Proton: One Graph To Sum It All


Don’t we all feel that the world of Linux gaming is in a better spot right now than let’s say, 7-8 months ago? Thanks to Valve, Codeweavers, DXVK and all the gang we can now enjoy a lot more games coming from the Windows world than ever before. I decided to take some time to show what kind of progress we are talking about. Yes, using ProtonDB data again.

It’s quite self explanatory, really. But I will give you some additional info around that graph. This graph shows the percentage of games falling in each category, on a monthly basis, according to the following rules:

  • One game with multiple ratings is only counted once.
  • When multiple ratings are available in the same month, the median of the ratings is taken. (let’s say, there are 5 Platinum ratings and one “borked” evaluation, the median will be “Platinum” anyway).
  • In some situations the median is not a real value (i.e. it ends up in between one rating and the next) - in such situations I take the conservative approach to fall to the lower rating rather than the better one.

I had a graph on a weekly basis as well but there are not enough submissions per week to make it reliable so I took a monthly frequency instead.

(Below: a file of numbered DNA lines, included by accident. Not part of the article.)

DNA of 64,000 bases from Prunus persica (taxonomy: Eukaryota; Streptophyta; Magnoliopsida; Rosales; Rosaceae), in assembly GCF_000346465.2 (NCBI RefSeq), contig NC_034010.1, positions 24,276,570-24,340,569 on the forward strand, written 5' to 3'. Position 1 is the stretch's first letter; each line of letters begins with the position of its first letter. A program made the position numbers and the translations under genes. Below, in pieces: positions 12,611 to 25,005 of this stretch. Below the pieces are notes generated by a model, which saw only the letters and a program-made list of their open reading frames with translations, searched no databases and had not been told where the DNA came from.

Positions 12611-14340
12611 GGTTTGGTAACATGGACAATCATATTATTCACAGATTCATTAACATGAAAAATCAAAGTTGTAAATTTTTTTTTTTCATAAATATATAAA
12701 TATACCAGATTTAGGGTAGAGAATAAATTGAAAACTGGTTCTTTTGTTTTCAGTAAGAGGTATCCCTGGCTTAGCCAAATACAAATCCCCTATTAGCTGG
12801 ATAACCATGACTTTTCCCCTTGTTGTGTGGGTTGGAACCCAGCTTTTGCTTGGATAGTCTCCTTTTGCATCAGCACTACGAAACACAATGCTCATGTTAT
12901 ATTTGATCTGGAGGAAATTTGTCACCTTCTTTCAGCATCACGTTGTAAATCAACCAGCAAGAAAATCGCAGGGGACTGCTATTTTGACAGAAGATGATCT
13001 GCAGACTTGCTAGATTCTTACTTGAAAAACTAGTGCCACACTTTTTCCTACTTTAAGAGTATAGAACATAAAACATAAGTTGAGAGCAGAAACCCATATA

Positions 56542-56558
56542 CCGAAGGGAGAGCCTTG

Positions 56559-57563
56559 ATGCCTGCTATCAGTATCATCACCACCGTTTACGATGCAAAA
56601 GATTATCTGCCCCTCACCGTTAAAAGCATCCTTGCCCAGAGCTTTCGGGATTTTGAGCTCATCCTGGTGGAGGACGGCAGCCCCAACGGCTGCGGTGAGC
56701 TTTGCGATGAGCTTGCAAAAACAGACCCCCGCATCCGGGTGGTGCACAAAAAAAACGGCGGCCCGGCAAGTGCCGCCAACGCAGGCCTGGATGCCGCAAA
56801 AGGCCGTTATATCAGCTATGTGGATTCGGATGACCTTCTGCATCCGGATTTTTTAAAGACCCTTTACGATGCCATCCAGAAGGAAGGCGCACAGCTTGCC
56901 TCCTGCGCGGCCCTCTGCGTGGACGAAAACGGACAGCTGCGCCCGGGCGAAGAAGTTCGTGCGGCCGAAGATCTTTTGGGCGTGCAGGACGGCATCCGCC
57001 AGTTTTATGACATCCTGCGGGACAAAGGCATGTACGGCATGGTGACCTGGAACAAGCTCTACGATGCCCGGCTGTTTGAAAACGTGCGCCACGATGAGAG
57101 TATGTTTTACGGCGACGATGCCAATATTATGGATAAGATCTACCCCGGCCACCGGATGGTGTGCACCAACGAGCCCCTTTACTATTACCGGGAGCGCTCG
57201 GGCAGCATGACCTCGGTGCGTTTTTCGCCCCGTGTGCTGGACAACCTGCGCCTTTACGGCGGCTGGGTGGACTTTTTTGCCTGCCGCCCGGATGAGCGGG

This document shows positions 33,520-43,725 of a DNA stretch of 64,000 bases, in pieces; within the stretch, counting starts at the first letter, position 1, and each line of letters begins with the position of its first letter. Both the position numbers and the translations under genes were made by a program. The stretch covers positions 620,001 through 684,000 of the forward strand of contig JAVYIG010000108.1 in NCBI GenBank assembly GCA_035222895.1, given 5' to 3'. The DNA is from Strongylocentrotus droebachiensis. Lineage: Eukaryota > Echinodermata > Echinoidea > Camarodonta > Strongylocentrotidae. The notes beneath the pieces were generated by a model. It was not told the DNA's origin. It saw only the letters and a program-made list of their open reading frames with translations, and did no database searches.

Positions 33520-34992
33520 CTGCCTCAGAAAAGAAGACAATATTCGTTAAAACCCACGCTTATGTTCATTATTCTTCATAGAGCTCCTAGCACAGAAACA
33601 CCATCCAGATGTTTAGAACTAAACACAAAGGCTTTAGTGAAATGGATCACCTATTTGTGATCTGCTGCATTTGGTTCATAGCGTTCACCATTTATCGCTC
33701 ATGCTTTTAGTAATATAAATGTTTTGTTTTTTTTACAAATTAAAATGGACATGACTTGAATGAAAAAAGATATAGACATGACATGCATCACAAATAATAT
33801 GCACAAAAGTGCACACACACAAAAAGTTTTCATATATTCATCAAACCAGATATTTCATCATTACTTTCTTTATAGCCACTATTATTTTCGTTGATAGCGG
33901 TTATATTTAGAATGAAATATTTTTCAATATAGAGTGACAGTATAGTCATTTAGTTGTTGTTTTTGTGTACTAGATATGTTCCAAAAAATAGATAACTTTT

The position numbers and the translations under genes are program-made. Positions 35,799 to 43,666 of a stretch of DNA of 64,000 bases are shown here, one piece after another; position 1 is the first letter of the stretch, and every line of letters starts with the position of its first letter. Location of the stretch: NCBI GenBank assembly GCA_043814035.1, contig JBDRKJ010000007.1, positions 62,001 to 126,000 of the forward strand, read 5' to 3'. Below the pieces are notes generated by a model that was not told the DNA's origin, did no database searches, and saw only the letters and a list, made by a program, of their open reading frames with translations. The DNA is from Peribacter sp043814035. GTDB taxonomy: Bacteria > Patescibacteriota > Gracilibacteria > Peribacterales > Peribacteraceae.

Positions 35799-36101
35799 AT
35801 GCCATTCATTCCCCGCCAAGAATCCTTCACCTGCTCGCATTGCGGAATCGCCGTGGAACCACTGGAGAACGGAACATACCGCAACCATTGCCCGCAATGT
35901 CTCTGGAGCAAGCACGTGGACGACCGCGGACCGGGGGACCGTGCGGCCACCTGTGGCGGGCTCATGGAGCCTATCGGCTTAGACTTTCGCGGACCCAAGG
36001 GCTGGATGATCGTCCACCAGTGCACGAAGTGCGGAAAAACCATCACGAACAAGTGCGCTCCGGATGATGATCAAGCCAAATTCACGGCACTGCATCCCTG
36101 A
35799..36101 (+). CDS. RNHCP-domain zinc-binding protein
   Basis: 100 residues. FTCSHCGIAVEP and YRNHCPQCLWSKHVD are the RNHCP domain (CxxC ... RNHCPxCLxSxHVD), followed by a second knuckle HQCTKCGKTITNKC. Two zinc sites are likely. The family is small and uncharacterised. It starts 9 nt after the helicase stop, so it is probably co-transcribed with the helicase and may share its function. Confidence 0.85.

Now on to some observations:

  • September 2018 was the biggest jump in compatibility by far, followed by less spectacular but steady improvements until December 2018.
  • January and February 2019 were rather calm, there was only a new Proton release in mid-feb 2019 and it did not move the needle too much.
  • March 2019 is special. There was only a new release of Proton (4.2) at the very end of March (26th) yet it was sufficient to bring enough new reports and change the overall picture.

I therefore expect the overall compatibility situation to look even better in April 2019, once more games go thru a 4.2 testing phase.

That’s all for now, you can go back to playing Sekiro